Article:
Femoral compartment syndrome due to haemangiosarcoma in the semimembranosus muscle in a dog.
- PubMed: 16674725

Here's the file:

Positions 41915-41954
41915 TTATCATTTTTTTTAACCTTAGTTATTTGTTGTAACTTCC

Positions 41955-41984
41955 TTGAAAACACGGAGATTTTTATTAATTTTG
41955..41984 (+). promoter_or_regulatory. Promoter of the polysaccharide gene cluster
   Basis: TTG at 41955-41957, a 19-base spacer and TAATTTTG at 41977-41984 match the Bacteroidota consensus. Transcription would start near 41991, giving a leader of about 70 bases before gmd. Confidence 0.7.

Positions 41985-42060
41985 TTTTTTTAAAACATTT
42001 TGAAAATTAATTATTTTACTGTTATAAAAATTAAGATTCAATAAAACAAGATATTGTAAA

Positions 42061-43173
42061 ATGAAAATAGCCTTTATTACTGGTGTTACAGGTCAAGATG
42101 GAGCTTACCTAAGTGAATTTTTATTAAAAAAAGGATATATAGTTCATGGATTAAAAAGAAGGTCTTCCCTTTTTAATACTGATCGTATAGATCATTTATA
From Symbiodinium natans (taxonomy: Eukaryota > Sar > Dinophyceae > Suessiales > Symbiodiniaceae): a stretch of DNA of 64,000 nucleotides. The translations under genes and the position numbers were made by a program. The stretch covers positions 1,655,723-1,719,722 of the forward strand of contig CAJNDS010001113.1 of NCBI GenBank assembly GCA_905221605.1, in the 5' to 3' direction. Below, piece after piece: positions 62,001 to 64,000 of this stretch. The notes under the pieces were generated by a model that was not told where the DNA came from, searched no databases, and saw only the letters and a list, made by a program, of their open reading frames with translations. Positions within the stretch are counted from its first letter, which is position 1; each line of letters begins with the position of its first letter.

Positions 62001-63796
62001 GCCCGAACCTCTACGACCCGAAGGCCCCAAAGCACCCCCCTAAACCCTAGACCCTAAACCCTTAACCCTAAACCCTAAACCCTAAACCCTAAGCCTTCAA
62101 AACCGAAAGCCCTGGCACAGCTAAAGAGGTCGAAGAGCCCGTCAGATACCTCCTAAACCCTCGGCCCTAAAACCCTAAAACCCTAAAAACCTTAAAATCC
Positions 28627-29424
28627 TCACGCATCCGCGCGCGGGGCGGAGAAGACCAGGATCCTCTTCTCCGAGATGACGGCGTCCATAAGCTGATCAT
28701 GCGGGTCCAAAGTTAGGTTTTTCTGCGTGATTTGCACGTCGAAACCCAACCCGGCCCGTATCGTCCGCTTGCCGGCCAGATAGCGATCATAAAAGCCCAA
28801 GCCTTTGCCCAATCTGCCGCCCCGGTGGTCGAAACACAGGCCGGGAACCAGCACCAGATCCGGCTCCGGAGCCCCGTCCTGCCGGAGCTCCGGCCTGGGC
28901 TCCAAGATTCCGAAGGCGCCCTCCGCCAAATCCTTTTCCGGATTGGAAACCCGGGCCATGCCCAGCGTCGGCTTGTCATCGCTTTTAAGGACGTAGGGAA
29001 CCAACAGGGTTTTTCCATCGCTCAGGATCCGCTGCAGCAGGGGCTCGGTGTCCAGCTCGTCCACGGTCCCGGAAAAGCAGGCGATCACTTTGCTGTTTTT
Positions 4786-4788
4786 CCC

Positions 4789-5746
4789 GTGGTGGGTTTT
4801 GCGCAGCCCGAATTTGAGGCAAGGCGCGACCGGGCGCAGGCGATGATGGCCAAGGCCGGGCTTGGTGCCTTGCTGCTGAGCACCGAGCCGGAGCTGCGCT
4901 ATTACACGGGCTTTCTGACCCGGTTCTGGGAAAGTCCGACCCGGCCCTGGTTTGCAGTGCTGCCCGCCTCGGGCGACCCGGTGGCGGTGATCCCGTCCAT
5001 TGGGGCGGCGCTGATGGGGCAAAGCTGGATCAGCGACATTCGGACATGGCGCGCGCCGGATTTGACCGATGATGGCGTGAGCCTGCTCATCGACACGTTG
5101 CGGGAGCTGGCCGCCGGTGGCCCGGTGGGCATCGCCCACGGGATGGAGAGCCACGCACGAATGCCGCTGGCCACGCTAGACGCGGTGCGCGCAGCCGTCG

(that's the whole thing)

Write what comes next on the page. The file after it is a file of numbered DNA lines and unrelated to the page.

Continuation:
A five-year-old, entire male German shepherd dog was presented to the Veterinary Teaching Hospital-Koret School of Veterinary Medicine because of an acute, painful swelling of the right thigh and severe lameness of two-weeks duration. On physical examination, a firm and painful mass was detected in the hamstring region. Radiography and ultrasonography revealed a soft tissue mass, with a 250 cc fluid accumulation craniomedial to it. Intracompartmental pressure measurement with a Wick catheter demonstrated significantly elevated pressure within the right caudal femoral compartment (25 to 28 mmHg compared with 5 to 7 mmHg in the unaffected leg). Surgical exploration of the area was undertaken, fasciotomy and mass excision were performed, and resolution of the clinical signs was achieved. The mass was identified by histopathology results as haemangiosarcoma. Two and a half months after surgery, which was followed by adjunct chemotherapy (doxorubicin), the dog was readmitted with a subcutaneous mass in the same area, although he was not lame at this time. Radiographs of the thoracic cavity demonstrated widely disseminated metastases in the lungs. At that point, the owner elected to have the dog euthanased.